A few highlights on this infographic illustrating one of the most fundamental shifts happening in education today. Just as remote commuting is exploding, the wave has moved upstream into the younger strata of society with e-learning.
- 1971 enrollment at the Open University: 25,000 students. Today it is the largest UK university with 250,000 students.
- Online education industry: $34 billion
- By 2019, 50% of all classes taught will be delivered online and many for free
- Half of online students are 26 years old or more
- Higher education is, reportedly, no longer only for the elite. Anyone with an internet connection can educate themselves.
On that latter point, one might wonder about the headache recruiters are bound to have. Going from a model where:
- an institution name or even just the name of a degree already, gives out clues about the qualifications of an applicant
- to one where many of the applicants are self-taught online and may have a lot more practical experience available for the enterprise to tap into.
Do you think this is something likely to happen?
Companies are already using what some might call “strange” recruiting methods. Google receives 1 million resume every year and — if they are serious about hiring only the very best — cannot possibly only rely on pieces of paper that after looking at 10, all look the same. Google now use questions that some call crazy or absurd; maybe or maybe not. Either way, these are now as famous as feared by applicants: “A man pushed his car to the hotel and lost all of his fortune. What happened?”, “How much would you charge for cleaning all the windows in the city of Seattle?”, “How many ping-pong balls could fit in the Mediterranean sea?”…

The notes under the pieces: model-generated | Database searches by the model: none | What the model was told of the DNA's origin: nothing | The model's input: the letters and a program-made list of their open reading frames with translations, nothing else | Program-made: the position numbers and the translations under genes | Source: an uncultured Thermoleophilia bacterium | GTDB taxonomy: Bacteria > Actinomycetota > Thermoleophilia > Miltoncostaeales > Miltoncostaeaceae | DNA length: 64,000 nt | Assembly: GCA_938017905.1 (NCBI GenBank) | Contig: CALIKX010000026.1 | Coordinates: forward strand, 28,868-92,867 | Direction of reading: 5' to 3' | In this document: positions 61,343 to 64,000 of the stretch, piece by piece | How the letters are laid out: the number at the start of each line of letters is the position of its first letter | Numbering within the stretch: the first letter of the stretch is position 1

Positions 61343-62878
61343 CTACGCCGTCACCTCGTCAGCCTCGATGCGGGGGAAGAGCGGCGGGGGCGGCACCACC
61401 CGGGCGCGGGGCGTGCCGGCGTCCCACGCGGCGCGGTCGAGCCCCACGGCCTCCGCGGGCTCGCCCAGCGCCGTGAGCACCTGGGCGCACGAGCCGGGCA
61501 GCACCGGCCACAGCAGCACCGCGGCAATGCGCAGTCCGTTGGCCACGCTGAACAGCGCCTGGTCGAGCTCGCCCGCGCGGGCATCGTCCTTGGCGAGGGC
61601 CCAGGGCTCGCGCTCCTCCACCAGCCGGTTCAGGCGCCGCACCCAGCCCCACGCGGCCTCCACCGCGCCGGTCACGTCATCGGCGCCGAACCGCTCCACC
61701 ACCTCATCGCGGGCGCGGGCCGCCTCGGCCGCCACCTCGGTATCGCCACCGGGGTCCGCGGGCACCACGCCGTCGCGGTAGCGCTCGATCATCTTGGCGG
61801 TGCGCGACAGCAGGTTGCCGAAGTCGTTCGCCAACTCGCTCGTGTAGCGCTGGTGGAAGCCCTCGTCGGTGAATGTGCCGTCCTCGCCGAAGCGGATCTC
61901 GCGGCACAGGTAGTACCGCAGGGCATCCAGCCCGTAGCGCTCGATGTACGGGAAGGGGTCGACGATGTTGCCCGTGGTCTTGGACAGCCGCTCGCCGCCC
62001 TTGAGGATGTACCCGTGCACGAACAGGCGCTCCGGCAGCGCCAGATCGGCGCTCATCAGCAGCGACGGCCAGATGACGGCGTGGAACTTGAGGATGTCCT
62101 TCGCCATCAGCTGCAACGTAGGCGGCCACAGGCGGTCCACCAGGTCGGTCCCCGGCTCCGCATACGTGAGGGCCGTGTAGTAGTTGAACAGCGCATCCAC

William Poundstone, author of “Are you smart enough to work for Google?”, recently told the time that: ”Studies show that traditional interviews don’t reveal enough, they throw these eccentric questions out to gauge how creative, open and flexible applicants are”. This type of interviewing is no longer exclusive to the geeks of Silicon Valley; it has spread like wild fire to all industries.
What do you think now? Likely we’re running up against a fundamental shift in education?